Sydney is particularly beautiful at the change of season and, despite climate change and still cheering government change and not forgetting the spare change I gave to the man with no fingers playing a harmonica in the middle of the footpath, this morning was no exception.
I am in a strange place right now; Tricky getting older and more independent and, well, tricky (but in a good way) and last week the getting of a new job (or jobette as I think of them because being a feckless artiste one rarely gets a proper long term job) and somewhere floating in the back of my mind a wee frozen speck of life waiting for C and I to give the word for the Great Defrosting.
Dr Lovely Accent said that when I was ready I should just call the House Of Groovy IVF Love and activate my cycle. In my mind I envisage a posse of sleeper fertility sisters, syringes poised, reclining in a semi darkened room waiting for the red light to flash. But the truth is, I could have activated them on that day. Instead I told Dr Lovely Accent that it was too soon, that I’d have to wait and check my diary etc and then we could decide. I expect he thought I was a dickhead but he said that was fine and to let him know.
Check my diary? For god’s sake. Why not order hair colour and shoe size while I was at it.
The thing is, it’s not the diary that’s ill prepared for this, it’s me. I want to have another baby and I want that frozen embryo to be it but at the same time I’m only now starting to feel like my body has come back to me, my mind is firming up again. We sleep more. Tricky wakes anytime from 6am (and, very rarely, earlier) and it’s all go from then but he’s usually asleep from 7.30 pm. It’s working. There’s a system. And now I’m about to go and fuck with the system. But this year I turn 40. And if frozen embryo turns up its frozen cells that will be toes and we go for another egg retrieval then… well...time’s ticking. Is all's I'm saying.
One of the outcomes of this jobette is that some sort of consistent childcare for Tricky has become imperative. At the moment we get by with a sort of half and half approach, both C and I are working from home at the moment (but C will be back working in the country after Easter) and we’ve been able to juggle meetings, reports, scripts and budgets around Tricky’s needs. But it’s not going to be enough. And apparently quality childcare isn’t sitting your toddler in front of the spare laptop to watch endless reruns of Hairy McClary on dvd. Who then, and where and how much?
So, all this and more swirling through my mind when we took Tricky out this morning, both of us because C’s just rooted his back and can’t pick Tricky up at the moment. We grabbed a couple of coffees (yes, even me, evil temptation that is caffeine) and pastries and strolled to an inner-city park so that Tricky could expend some energy on the swings and slides.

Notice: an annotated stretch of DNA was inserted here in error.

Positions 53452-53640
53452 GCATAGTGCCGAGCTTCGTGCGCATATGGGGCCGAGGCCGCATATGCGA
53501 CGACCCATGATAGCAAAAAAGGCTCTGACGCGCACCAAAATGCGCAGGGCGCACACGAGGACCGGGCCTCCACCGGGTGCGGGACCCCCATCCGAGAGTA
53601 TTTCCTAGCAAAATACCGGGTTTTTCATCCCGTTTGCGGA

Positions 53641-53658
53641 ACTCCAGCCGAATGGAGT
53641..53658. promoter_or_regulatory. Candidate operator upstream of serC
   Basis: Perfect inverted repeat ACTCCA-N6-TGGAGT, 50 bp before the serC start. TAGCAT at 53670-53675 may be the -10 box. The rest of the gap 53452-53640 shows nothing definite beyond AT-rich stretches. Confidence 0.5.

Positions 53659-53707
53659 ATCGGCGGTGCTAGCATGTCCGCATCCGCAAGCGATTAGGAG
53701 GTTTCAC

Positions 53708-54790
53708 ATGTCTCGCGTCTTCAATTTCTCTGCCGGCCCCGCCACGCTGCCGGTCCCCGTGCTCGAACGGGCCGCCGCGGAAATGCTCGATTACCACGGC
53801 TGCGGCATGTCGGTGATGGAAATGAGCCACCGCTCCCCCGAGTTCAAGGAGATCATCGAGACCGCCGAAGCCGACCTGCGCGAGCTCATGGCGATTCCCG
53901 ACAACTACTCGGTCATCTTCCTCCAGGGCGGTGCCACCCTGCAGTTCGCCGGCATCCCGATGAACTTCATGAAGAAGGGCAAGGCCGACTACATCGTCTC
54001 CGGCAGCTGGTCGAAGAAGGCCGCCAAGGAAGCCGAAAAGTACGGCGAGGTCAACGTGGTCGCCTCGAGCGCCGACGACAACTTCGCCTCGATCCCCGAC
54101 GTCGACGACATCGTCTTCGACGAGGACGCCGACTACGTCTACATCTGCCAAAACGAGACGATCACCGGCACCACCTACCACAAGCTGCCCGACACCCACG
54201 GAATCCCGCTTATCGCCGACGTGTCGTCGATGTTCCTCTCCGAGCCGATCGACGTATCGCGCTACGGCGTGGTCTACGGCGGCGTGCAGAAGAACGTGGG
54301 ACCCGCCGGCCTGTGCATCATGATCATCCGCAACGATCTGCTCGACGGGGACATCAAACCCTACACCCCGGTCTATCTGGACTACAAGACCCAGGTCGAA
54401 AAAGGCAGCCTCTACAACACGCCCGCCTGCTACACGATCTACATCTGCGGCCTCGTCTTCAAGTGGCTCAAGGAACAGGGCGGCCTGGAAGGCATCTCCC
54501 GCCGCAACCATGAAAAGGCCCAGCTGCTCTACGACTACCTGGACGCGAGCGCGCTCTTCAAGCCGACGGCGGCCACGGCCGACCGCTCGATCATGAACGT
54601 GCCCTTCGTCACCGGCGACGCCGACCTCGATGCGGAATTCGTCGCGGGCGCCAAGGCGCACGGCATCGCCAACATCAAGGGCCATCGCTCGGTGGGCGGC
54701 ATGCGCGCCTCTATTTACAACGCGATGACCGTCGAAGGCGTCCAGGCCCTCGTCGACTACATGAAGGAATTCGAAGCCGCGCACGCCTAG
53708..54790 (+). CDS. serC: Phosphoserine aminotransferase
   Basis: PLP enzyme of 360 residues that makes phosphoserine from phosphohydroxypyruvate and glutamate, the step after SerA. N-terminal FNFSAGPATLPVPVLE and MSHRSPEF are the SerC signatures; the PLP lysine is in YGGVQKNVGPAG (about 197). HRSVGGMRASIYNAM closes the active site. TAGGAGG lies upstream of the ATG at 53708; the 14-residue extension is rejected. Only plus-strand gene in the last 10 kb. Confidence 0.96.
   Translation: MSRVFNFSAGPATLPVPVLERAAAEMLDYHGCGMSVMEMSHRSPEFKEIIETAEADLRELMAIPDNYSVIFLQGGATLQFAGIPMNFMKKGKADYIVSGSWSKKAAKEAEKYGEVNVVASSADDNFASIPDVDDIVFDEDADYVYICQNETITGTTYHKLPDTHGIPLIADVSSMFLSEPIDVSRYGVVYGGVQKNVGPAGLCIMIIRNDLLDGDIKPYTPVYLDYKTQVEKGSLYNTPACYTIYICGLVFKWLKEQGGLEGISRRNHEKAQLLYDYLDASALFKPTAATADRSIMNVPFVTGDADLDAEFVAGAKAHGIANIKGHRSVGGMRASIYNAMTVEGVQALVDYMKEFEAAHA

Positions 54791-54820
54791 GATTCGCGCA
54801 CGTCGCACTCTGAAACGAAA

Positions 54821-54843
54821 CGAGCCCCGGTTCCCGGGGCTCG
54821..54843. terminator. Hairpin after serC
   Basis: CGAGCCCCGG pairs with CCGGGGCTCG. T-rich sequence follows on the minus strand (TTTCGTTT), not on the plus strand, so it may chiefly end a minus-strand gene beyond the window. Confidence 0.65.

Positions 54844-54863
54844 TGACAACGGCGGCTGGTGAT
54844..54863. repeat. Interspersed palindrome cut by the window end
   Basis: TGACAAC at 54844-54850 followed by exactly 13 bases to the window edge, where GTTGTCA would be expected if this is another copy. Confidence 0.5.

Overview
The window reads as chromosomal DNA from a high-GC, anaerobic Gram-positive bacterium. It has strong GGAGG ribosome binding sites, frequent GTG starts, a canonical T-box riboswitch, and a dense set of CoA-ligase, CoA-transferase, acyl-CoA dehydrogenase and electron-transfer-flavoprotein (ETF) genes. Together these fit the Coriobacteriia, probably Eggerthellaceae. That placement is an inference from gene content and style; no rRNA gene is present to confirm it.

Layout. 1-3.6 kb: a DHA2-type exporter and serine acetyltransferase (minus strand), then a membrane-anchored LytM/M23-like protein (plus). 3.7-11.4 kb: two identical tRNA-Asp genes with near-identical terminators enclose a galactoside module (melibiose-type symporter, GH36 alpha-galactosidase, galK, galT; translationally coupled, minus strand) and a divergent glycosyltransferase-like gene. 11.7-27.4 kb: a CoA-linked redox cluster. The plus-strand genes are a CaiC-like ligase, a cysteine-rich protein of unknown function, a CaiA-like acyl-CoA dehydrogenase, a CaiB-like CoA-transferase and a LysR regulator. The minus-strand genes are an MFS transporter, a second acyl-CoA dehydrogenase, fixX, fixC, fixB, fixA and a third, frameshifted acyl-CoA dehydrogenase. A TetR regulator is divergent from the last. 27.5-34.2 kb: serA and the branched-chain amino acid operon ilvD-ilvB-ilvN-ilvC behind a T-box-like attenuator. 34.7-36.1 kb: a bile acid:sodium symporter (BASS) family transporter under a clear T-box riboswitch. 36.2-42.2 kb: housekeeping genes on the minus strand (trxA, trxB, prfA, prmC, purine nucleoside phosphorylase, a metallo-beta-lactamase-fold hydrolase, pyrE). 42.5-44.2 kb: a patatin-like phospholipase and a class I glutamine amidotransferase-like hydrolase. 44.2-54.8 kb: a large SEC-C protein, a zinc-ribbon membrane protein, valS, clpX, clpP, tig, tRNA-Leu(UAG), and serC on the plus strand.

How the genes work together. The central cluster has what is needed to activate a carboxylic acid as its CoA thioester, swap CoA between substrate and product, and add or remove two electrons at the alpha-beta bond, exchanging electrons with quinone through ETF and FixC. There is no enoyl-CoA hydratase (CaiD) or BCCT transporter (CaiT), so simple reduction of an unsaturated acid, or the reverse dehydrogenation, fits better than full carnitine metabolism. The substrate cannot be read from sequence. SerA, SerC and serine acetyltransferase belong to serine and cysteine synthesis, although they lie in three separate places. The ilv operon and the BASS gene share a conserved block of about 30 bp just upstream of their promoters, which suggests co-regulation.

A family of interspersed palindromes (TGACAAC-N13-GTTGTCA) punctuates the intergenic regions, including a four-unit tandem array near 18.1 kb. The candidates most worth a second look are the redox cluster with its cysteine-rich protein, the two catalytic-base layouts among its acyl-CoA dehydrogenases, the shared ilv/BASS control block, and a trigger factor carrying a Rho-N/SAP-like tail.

We had to make do with the swings, at least for a while, because a couple of junkies-in-love were entwined below the slippery dip, shooting up and scratching at each other’s back. This made me cross at first but then I thought, well, if I wanted to shoot up smack maybe I’d sit there too. It was a very pleasant spot with the trees gently swaying and the traffic humming past. Even the pigeons were an attractive white or speckly colour, not the usual rat grey. As I pushed Tricky I watched them, junkies not pigeons, hoping they would go soon. Both guy and girl were wearing neat white socks and tennis shoes, I noticed.
The script producer rang at this moment so I swapped with C and he took over swing pushing and junkie watching and I discussed crossbow homicides and Final Draft. Another toddler, and mother, appeared while I was talking. They had no problem climbing onto the slide above the junkies.
They must be from around here, I thought.
As I finished the call, both toddlers were now stomping and laughing on the slides and ramps. Quite calmly the junkies-in-love gathered together their bits and bobs in a bit of newspaper and meandered out from under the slide.
We should just check they haven’t left a needle under there, the other mother said quietly and I bent and looked under – all clean.
I straightened up and watched the junkies drifting down the lane, the guy stopping to drop his newspaper and contents neatly in a bin.
And Tricky laughed and C held his back and groaned a little and I wondered how long it would take to install Final Draft and the Other Mother talked about her local childcare centre and time ticked on.
And somewhere in the city a speck of frozen life lay waiting.
And it was still a beautiful morning.
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